A hotel with a slightly checkered past, Point Yamu was originally developed by Aman Resorts founder, Adrian Zecha, who chose Gathy, as long time Aman collaborator, to design the hotel with Philippe Starck taking care of the interiors. For its opening under the Christina Ong-owned COMO group, (think COMO Shambhala Estate & Parrot Cay) at the very end of 2013, Ong commissioned Paola Navone, an Italian designer, who has brought touches of colour to COMO’s traditional white palette (Navone is also working with COMO on their latest project in Miami Beach). As with all COMO properties you can expect a blissful spa and deliciously fresh, and incredibly healthy, cuisine. Looking out over the ridiculously perfect Phang Nga bay (which featured in The Man with the Golden Gun) and the tranquil Andaman Sea, you won’t even notice that Point Yamu doesn’t have direct beach access due to Gathy’s breathtaking infinity pool. Although Phuket’s reputation has taken a bit of a battering over the years, the recent openings of both Point Yamu and the exclusive Iniala Beach House (recently patronaged by the Kardashians), alongside classics Amanpuri and Trisara, have put it firmly back on the map as a luxury destination.

Point Yamu by COMO

5. Amanoi, Vietnam

One of Gathy’s celebrated 9 openings over 12 months, Amanoi launched in the latter half of 2013. Transforming the South East Asia Aman triangle (Cambodia / Laos / Thailand) into a square, thanks to Gathy you can now journey around the region without resting your head anywhere but an Aman Resorts pillow. Designed in complete harmony with its surroundings, Amanoi sits on Vietnam’s scenic (and almost untouched) Vinh Hy Bay, where views are of the wooded hills, rocky cliffs, white sand beaches and tranquil seemingly endless sea – all part of a well-protected Nui Chua National Park.  If you’re worried what you’ll get up to in this rural idyll, excursions take you to small fishing villages, there’s a well stocked library, many of the pavilions come with private pools (of course) and the spa (and Pilates studio) is sensational. But really, you come to Amanoi to get away from it all, and soak up Vietnam at its best. Too new to feature on my top ten Aman Resorts list, feedback so far has been exemplary. There’s even talk that it might be the best Aman Resort so far…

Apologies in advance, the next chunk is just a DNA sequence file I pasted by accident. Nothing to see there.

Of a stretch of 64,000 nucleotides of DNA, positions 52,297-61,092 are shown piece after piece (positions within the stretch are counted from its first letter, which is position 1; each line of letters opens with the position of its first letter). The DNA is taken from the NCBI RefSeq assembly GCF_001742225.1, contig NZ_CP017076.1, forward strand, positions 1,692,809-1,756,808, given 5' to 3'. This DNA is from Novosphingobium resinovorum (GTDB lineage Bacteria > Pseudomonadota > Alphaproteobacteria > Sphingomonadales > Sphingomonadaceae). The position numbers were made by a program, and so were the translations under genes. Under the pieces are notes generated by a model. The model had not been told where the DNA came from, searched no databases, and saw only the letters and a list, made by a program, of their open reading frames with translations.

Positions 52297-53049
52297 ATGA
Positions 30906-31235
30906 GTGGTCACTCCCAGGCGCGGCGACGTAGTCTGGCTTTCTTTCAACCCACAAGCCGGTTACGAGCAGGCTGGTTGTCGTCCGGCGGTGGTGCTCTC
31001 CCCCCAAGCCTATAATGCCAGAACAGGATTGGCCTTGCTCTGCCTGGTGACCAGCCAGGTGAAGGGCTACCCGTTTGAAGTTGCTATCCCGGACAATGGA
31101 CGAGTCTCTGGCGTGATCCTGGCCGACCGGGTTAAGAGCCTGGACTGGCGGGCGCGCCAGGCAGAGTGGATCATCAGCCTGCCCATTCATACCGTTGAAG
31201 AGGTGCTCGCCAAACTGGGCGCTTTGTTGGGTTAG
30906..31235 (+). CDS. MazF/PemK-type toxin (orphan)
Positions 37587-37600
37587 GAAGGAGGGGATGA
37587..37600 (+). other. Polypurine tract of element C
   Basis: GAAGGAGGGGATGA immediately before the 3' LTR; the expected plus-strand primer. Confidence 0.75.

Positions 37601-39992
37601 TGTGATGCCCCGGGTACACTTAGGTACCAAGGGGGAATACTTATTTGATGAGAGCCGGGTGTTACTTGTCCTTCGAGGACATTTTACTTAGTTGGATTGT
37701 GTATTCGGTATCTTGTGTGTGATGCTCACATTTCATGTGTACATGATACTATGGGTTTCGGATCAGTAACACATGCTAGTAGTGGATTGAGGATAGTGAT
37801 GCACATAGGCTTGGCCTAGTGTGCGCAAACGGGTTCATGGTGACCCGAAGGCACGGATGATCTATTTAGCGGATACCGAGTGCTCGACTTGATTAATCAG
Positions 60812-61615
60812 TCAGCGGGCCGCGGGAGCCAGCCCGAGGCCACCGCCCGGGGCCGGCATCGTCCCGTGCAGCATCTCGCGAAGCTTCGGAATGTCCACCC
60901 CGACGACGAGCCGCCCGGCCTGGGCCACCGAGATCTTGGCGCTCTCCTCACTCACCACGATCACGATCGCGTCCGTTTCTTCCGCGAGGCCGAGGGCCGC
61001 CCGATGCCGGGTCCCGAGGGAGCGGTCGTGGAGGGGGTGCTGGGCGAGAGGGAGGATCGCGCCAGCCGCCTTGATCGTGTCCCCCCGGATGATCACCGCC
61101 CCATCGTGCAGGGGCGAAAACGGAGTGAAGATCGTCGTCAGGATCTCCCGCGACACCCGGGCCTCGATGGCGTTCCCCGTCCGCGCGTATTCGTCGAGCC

Amanoi Vietnam

6. Marina Bay Sands, Singapore

Like a massive ark, stranded above the city of Singapore, Marina Bay Sands is not a building that’s easy to miss. Dominating the city’s skyline, this multipurpose mountain (shops, a hotel, a casino etc.) caused a hate-it-or-love-it reaction from the city’s inhabitants when it opened. However, it’s hard to find somebody who isn’t impressed by Gathy’s simply spectacular rooftop oasis. The centerpiece of the structure is the 150 metre-long infinity pool which hugs the entire length of the city-facing side of the building. Consistently voted one of the world’s most dramatic swimming pools, this is the place to come for sun-downers over Singapore. Gathy knows how to create places that make the most of their environment, urban or rural, and this is no exception. With palm trees, a viewing deck, bars and restaurants, this is a rooftop that you could happily spend all day (and all night) stranded on. Although the view from the rooftop takes some beating, one of the best spots from which to look out over Marina Bay Sands itself is from one of my favourite rooftop bars in the world, Lantern Bar, located across the bay at the very top of the Fullerton Bay Hotel.